2019 | Phil Chen (CN Utility Consulting)
Tree-powerline conflicts cause safety and reliability risks. In Oregon the most common public electrical contacts in 1996-2015 were tree-related. Trees contacting power lines can also ignite wildfires, such as the recent catastrophic fires in California. Trees are also a significant source of power interruptions. Utilities have a responsibility to clear trees from powerlines, and they spend vast sums of money doing so. Utility vegetation management has a considerable effect on public safety and reliability, and it is amongst the costliest maintenance expenses of North American utilities.
The large amounts of money spent on utility line clearance make effective management critical and understanding the optimal time to work trees is central to that management. Many utilities are behind in their maintenance cycles. Utility vegetation managers have long believed that falling behind on cycles increases long-term cost, but there is little objective research to support the view. Browning and Wiant conducted the only related study in 1997, focusing on three utilities in the U.S. They identified a positive correlation between the number of years a tree grows, and the time required to prune it. Further, their results found the time and cost to provide clearance from powerlines escalate as trees grow beyond the conductors.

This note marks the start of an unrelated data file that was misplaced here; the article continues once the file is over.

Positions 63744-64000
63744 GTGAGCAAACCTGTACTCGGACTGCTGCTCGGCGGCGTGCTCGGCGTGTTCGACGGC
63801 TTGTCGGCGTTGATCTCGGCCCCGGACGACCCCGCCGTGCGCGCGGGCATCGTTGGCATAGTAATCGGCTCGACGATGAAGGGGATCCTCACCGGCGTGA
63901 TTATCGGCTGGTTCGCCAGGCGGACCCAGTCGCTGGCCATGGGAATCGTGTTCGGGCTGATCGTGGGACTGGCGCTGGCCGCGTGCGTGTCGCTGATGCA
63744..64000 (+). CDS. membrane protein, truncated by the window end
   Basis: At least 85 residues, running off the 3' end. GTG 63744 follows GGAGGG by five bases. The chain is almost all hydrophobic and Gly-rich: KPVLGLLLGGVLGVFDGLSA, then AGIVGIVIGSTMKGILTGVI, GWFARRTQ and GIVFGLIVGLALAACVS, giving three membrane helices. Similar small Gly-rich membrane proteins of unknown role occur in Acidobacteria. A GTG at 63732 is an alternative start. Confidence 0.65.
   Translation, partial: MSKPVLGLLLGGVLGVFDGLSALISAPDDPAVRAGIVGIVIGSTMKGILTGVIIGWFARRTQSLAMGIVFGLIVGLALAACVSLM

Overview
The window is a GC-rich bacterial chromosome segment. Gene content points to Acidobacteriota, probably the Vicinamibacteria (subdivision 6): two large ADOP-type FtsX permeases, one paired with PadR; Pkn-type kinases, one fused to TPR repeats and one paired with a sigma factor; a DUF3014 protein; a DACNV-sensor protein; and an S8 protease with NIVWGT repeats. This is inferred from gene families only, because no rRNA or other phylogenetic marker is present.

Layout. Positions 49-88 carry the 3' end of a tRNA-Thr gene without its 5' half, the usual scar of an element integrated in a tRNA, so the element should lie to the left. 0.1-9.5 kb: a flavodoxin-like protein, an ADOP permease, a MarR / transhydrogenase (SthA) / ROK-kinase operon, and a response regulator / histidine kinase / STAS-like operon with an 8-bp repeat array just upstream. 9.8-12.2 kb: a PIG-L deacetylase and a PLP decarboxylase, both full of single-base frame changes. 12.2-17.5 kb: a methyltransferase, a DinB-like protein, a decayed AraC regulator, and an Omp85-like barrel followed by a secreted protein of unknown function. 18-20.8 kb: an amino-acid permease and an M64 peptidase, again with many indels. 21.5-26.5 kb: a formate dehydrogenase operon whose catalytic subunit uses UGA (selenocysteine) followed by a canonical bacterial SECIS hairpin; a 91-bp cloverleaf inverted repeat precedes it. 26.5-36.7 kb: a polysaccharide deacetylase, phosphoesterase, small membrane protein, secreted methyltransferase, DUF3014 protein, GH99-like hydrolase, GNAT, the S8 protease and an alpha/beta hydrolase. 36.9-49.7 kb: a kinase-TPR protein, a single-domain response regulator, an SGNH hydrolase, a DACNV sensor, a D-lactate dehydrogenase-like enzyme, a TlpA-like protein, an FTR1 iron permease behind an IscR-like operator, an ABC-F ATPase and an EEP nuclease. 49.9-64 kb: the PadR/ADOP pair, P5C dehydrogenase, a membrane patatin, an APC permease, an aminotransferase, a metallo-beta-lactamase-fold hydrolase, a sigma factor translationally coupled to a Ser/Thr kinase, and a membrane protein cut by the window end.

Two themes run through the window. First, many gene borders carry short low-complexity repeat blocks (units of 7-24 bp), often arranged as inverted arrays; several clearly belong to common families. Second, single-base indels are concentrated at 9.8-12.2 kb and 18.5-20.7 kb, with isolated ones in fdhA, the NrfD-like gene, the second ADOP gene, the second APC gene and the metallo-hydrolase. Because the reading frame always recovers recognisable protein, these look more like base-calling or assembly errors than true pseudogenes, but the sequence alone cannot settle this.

Utilities generally keep detailed records regarding utility vegetation management expenditures and a host of other vegetation data. This study intends to apply a data mining approach to updating Browning and Wiant’s work. It will compile ten-years of production data across a broad range of cycle-lengths from North American utilities to investigate the relationship between labor hours and cycle length. We hypothesize that the longer it has been since a circuit was last worked the greater the number of trees requiring work, the more time it will take to complete the work, and the costlier it will be to regain required powerline clearances. We also hypothesize that the longer it has been since an area was worked, the worse the vegetation-related reliability.
Funding Duration: 1 Year
Grant Program: Utility Arborist Research Fund Grant
Grant Title: Cost of deferred maintenance
Researcher: Phil Chen
Peer Reviewed Publications from Grant:
General Audience/Trade Publications:
For more information on this project, contact the researcher via TREE Fund at email@example.com.